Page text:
For Britain’s independent music scene, lockdown is taking a toll. Venues are closed, so no gigs. Studios are closed, so no rehearsal space or recording time. The innovation shown in producing virtual performances can plug a gap, but it struggles to recapture the thrill of performing live in front of an audience. Even though the easing of lockdown means pubs can reopen this weekend, bars that specialise in live music are ordered to keep their stages closed.
The training session came to an end and one of the triallists made his way over to say thanks for the opportunity. Instinctively, he offered his hand ... but right now in England, handshakes are off limits. As sport cautiously returns to action, everyone has plenty to learn.
By day, the soundtrack is the throb of dryers and the roar of the spin cycle, at night, the Old Cinema Launderette dances to a different beat. The distinctive Durham venue has created a special niche for itself as one of the best bijou concert halls in the country. Quirky and intimate, it’s invited an impressive array of artists – from folksters to punks – to put on a show in front of the tumble dryers, earning rave write-ups in the national press along the way.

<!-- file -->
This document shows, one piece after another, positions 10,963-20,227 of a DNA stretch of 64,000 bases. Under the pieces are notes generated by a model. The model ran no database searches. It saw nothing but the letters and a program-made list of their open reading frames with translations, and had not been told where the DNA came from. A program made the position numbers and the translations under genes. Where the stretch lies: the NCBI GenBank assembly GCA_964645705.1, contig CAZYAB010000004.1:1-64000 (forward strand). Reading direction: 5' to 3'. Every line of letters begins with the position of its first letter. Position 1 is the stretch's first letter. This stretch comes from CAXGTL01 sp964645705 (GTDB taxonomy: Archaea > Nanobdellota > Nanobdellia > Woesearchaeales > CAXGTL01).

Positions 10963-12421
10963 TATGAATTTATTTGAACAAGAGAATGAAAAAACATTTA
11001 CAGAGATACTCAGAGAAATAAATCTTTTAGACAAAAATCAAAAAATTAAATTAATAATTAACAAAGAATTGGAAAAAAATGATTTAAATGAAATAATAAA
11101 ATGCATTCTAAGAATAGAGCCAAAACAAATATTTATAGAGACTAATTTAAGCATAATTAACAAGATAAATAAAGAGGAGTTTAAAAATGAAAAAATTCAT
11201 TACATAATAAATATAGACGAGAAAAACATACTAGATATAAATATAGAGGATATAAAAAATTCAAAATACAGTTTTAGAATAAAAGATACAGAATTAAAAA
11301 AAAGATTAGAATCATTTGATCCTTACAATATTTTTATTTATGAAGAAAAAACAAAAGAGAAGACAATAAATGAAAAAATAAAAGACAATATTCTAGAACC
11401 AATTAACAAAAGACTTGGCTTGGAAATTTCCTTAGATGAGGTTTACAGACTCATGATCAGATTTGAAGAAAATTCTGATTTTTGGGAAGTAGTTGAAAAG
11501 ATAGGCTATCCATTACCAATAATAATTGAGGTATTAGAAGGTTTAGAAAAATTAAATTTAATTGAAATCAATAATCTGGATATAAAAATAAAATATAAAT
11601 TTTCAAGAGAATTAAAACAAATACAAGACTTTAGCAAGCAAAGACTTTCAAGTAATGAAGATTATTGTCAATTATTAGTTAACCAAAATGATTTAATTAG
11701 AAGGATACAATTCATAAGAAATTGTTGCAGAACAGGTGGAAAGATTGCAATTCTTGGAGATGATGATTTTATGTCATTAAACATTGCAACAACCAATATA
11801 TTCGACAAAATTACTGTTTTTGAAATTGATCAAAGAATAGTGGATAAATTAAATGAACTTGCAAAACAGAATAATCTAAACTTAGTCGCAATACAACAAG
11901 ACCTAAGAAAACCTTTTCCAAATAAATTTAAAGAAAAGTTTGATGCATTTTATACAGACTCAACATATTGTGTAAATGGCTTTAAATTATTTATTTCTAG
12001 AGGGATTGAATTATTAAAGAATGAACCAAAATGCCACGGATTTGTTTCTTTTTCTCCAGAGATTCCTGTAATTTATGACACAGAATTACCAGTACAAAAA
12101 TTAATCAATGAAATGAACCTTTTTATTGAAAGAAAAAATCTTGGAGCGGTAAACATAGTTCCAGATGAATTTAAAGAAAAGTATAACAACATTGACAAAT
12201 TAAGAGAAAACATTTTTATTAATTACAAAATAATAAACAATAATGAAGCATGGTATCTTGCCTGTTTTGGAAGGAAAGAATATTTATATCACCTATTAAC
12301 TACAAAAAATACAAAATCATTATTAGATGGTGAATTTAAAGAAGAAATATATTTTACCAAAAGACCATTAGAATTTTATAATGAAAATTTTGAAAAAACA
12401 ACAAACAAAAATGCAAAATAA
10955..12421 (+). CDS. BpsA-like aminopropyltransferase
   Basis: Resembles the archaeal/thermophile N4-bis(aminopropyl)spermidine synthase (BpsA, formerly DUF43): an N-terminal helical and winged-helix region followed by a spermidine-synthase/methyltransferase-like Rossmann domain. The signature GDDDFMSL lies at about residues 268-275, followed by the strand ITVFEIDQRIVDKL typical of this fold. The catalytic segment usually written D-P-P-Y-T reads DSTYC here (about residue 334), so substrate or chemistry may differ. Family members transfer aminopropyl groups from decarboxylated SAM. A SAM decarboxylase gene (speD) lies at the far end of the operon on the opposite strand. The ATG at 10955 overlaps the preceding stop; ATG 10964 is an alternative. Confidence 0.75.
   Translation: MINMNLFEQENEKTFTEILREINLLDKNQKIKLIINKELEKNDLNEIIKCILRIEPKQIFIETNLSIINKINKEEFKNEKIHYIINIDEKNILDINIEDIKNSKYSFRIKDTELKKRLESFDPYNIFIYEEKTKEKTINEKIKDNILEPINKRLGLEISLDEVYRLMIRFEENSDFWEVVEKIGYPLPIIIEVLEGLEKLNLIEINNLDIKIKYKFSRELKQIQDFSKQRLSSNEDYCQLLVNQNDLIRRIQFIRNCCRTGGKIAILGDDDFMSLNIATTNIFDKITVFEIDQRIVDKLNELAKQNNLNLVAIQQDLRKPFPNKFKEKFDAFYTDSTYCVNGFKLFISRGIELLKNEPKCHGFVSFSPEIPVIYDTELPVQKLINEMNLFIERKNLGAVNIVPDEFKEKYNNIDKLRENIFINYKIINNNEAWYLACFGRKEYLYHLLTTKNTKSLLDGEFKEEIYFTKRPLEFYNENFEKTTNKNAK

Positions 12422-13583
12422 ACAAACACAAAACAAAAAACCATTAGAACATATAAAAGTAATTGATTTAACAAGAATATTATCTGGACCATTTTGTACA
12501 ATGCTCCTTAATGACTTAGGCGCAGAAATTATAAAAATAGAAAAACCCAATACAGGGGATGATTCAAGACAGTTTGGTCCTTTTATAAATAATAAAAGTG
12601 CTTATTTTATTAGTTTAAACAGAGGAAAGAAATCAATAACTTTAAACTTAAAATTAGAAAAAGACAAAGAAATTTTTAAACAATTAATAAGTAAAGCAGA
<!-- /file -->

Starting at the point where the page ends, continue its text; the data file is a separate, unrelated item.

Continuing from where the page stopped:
With Britain’s coronavirus lockdown coming to an end, more and more pubs are talking up the possibility of pulling pints once again after July 4. Welcome as that news is, though, it is far from clear what a post-COVID pub might look like. For many publicans, there’s still some way to go before a ‘new normal’ can be ready.
Not every café is the same. On Chester-le-Street High Street, REfUSE has established itself as a hub in this County Durham market town. The café has a special ethos – combating food waste by rescuing ingredients rejected by retail and creating a vibrant community space in the town centre. That usually makes it a bustling hub, with live music and open mic nights adding to a winning recipe, and all on a ‘pay-as-you-feel’ basis.
You can still find statues of Stalin in Moscow. Despite the dictator’s abrupt fall from Soviet grace during the Khrushchev thaw, those familiar moustaches (in Russian, a moustache is invariably plural) can be spotted where the city’s latte-swilling hipsters come to play. The Muzeon complex is firmly established on the city circuit, between the fashionable ‘Red October’ district, a chocolate factory turned creative hub, and Gorky Park, refurbished to its Soviet-era heyday.